From the late 1960s through the late 1970s, the Colorado-born but California-based artist De Wain Valentine made large-scale sculptures in polyester resin. Their simple shapes (discs, slabs, diamonds) belie the complex processes by which they were created, as Valentine had significant technical input into the chemical composition of the new material. Most measure between six and eight feet tall, allowing for an interaction between viewer and object on equal terms. Their subtle changes of coloration and variations in translucence allow one both to see through the sculptures and to contemplate their reflective surfaces, suggesting the artist's connections with his contemporaries Robert Irwin, Bruce Nauman and James Turrell, who made use of light more explicitly in their work. Valentine's sculptures have recently been highlighted at the J. Paul Getty Museum as part of "Pacific Standard Time" and at the Museum of Contemporary Art, San Diego, in the exhibition "Phenomenal: California Light, Space, Surface," but he has not received a major solo museum show in some time, and never one on the East Coast outside of New York.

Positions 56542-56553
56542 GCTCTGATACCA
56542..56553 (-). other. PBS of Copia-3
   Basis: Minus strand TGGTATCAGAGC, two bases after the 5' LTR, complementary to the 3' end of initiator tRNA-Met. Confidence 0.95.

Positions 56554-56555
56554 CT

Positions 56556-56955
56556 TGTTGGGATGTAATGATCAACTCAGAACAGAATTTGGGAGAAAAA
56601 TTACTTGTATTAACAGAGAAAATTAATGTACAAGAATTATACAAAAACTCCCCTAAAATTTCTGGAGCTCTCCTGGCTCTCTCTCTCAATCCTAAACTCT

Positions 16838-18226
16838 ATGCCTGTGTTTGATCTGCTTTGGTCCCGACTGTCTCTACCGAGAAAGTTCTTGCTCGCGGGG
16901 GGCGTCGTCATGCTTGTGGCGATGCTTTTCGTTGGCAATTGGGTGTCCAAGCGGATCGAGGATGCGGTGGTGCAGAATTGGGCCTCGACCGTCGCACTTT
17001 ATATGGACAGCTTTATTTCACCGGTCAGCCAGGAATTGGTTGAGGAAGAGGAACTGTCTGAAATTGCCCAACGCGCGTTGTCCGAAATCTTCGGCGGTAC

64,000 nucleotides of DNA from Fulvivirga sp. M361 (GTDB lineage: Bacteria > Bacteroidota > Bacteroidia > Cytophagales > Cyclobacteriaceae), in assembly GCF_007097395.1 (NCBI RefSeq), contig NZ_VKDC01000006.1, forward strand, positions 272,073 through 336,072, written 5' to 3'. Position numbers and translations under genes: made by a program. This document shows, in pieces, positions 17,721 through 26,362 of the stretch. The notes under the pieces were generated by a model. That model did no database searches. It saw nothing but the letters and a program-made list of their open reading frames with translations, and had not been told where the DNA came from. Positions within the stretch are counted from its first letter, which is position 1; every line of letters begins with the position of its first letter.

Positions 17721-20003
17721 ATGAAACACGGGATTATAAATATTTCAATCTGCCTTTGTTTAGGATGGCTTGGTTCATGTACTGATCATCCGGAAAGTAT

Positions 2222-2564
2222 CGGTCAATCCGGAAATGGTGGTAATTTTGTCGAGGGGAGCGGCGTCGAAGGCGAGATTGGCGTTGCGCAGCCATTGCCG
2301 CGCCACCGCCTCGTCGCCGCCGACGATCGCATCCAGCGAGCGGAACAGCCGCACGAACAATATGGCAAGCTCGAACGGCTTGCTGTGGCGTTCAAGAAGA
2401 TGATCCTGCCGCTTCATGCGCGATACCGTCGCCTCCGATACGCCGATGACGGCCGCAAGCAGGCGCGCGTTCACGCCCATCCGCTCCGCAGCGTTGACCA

Also on view: "From Start to Finish: The Story of De Wain Valentine's Gray Column." This documentary tells the story, from conception to display at the Getty Center, of Valentine's resin sculpture, "Gray Column." The 30-minute film includes interviews with artists, conservators, scientists, collectors and historians and recounts the obstacles Valentine and the Getty Conservation Institute overcame to finally showcase the work as part of the Pacific Standard Time Initiative.